LFL Australia[edit | edit source]
Teams[edit | edit source]
- LFL Australia teams
|New South Wales Surge||Centrebet Stadium||Sydney||2013–14|
|Queensland Brigade||Skilled Park||Gold Coast||2013–14|
|Victoria Maidens||AAMI Park||Melbourne||2013–14|
|Western Australia Angels||nib Stadium||Perth||2013–14|
- Ladies Gridiron League
The LFL announced plans for an official minor league based out of Sydney, Australia, called the Ladies Gridiron League (LGL). The Ladies Gridiron League was designed to bring awareness of American football to Australian culture. Five teams were announced to take part in this league: Berwick Diamonds, Sutherland Sirens, Western Furries, Newcastle Vipers, and Bondi Rage. However, an official season has yet to take place.
Seasons[edit | edit source]
2013–14[edit | edit source]
Australia hosted two games of the 2012 LFL All-Fantasy Game Tour. Two exhibition games between the Eastern and Western Conferences took place on Australia's east coast in Brisbane and Sydney. Queensland native and wide receiver for the Los Angeles Temptation Chloe Butler served as the ambassador of LFL Football coming to Australia and captained the Western Conference squad.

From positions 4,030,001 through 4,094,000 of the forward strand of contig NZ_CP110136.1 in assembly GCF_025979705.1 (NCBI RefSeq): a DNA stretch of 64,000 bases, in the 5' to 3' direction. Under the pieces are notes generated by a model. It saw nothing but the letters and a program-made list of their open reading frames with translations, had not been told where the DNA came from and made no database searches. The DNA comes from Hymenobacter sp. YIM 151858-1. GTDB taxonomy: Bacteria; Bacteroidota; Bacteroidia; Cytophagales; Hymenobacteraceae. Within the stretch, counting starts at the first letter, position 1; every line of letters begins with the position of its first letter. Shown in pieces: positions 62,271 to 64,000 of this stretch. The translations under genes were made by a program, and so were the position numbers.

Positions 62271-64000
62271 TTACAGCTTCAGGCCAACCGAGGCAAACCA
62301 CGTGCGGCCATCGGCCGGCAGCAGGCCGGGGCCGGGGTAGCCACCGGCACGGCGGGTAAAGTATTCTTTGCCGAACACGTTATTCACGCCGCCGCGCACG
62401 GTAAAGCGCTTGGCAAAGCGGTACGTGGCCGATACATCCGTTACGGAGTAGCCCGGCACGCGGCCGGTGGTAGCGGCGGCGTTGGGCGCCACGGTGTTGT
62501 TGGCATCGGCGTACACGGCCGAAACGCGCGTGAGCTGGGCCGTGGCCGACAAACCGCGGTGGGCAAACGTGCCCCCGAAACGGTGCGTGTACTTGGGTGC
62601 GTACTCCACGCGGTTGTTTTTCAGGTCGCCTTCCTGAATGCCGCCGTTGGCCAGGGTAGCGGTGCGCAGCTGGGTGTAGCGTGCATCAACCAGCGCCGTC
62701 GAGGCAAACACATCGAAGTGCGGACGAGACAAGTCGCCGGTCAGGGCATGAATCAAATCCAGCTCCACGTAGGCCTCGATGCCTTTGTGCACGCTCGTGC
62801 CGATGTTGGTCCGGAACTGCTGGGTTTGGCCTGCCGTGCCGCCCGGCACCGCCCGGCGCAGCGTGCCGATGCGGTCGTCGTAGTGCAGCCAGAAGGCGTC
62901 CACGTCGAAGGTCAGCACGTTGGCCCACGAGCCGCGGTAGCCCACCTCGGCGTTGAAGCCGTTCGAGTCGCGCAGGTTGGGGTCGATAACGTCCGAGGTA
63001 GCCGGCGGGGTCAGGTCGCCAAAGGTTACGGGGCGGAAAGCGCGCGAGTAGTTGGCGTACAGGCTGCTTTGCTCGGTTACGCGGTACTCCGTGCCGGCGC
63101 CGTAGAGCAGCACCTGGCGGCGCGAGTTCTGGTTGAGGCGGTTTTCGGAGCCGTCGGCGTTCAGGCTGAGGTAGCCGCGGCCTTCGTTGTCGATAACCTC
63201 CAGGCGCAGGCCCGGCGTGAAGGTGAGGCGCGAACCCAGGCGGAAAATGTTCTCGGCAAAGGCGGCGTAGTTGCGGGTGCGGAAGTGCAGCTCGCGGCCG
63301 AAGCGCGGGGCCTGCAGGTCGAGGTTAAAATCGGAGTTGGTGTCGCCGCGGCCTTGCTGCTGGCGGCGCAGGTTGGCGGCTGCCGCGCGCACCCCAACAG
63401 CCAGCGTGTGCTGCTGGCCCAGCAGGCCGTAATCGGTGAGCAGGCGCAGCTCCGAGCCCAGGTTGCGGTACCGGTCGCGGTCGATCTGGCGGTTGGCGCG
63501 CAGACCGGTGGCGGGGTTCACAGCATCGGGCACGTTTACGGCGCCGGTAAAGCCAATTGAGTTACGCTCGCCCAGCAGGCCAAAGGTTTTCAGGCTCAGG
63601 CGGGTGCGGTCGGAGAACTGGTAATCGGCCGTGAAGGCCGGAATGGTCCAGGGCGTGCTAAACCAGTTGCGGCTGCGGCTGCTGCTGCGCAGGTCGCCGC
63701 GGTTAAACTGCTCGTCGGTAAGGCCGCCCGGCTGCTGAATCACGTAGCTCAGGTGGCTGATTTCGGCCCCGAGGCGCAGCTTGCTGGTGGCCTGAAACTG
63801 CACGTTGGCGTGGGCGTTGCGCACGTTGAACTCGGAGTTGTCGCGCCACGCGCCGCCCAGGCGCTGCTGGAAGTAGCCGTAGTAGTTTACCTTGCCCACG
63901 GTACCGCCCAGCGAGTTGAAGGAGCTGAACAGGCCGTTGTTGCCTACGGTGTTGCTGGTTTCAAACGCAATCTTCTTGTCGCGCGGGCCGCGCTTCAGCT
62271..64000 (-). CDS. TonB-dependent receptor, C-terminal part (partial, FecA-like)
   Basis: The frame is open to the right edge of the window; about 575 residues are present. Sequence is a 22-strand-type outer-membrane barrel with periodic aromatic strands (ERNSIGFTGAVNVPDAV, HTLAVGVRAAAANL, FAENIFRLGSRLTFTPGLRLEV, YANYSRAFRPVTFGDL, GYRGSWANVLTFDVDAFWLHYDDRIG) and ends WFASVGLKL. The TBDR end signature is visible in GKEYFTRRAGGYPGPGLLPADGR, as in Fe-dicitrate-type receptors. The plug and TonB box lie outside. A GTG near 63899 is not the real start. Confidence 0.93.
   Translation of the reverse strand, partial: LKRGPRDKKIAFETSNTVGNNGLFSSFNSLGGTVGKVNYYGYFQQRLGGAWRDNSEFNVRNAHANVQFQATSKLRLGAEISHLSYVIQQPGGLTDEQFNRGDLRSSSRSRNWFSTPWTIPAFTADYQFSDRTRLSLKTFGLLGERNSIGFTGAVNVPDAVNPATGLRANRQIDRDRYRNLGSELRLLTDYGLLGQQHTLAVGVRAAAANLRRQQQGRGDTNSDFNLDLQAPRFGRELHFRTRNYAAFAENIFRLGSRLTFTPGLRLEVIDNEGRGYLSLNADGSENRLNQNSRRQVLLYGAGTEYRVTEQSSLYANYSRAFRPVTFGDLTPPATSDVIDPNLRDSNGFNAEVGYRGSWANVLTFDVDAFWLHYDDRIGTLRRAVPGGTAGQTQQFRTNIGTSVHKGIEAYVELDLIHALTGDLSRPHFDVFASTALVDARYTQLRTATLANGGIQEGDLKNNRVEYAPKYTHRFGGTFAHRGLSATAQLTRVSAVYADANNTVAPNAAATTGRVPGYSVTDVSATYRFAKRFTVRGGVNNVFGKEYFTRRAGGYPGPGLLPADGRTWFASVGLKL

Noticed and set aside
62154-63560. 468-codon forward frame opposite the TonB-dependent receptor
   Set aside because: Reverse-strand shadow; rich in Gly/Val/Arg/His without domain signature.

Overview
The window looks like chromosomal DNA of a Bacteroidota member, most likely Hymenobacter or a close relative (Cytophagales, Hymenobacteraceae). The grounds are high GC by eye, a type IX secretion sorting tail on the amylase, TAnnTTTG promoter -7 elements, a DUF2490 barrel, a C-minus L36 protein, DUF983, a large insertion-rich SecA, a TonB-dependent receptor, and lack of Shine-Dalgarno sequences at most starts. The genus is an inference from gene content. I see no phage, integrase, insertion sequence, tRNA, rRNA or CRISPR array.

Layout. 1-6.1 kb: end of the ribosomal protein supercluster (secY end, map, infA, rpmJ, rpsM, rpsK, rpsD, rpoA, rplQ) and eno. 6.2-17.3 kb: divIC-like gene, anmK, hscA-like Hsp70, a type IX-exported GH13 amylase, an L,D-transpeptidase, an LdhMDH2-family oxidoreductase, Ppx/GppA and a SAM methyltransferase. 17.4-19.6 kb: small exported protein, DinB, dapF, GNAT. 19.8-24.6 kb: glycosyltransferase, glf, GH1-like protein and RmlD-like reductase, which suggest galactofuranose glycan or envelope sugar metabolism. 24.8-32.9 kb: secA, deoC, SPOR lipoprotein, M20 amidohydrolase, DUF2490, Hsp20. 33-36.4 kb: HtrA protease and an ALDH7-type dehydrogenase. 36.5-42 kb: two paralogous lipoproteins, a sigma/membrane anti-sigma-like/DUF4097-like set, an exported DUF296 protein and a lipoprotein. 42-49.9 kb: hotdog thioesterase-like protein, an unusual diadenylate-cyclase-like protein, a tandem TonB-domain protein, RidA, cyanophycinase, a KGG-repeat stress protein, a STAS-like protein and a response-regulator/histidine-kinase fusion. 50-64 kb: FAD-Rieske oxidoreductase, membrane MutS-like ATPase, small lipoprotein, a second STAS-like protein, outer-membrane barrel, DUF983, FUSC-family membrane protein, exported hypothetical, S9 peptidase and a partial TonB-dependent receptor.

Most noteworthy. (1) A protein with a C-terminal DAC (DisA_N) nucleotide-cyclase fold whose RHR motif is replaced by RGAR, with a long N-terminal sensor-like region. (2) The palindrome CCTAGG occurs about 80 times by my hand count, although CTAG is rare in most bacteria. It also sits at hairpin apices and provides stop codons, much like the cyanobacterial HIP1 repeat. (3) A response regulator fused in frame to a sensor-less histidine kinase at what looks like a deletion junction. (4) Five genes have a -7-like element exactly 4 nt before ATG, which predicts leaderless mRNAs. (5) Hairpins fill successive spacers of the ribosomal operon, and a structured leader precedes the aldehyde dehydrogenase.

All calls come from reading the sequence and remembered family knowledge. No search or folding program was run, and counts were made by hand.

LFL Australia premiered in December 2013. The New South Wales Surge, Queensland Brigade, Victoria Maidens, and Western Australia Angels were the four teams playing in the inaugural 2013–14 LFL Australia season.
2014–15[edit | edit source]
On March 23, 2014, LFL Australia accepted one proposed expansion team, the Adelaide Arsenal their home games would be played at the Coopers Stadium. However, on September 29 the 2014–2015 season was cancelled due to the lack of a broadcast partner with competition planned to resume in 2015–2016 including an expansion into New Zealand.
In February 2015, it was revealed that the players and coaches had actually left after disputes and issues with LFL management, namely Commissioner Mortaza. Players and coaches left and joined the Ladies Gridiron League, originally a subsidiary of the LFL now operating as its own league.
Hall of Fame[edit | edit source]
Part of the requirement to be considered for the Hall of Fame is a minimum of four seasons of involvement at either coaching, executive or player level.
LFL Hall of Fame 2014[edit | edit source]
LFL Hall of Fame 2014 Nominees
- David Bizub – Coach – Los Angeles Temptation
3-time champion (2009–2010, 2010–2011, 2011–2012)
- Marirose Roach – Running-back – Philadelphia Passion
2-time Offensive Player of the Year (2010–2011, 2011–2012)
- Monique Gaxiola – Middle Linebacker – Los Angeles Temptation
3-time US Champion (2009–2010, 2010–2011, 2011–2012), LFL Australia champion (2013–2014), Mortaza Award (2013)
- Heather Furr – Quarterback/Safety – Chicago Bliss
Champion (2013), 2-time League MVP (2010–2011, 2013)
Hall of Fame Inductee 2014 : Monique Gaxiola
LFL Hall of Fame 2015[edit | edit source]
LFL Hall of Fame 2015 Nominees
- Lauran Ziegler – Polyvalent player (WR/FS) – Orlando Fantasy / Jacksonville Breeze / Atlanta Steam
3-time All Fantasy Player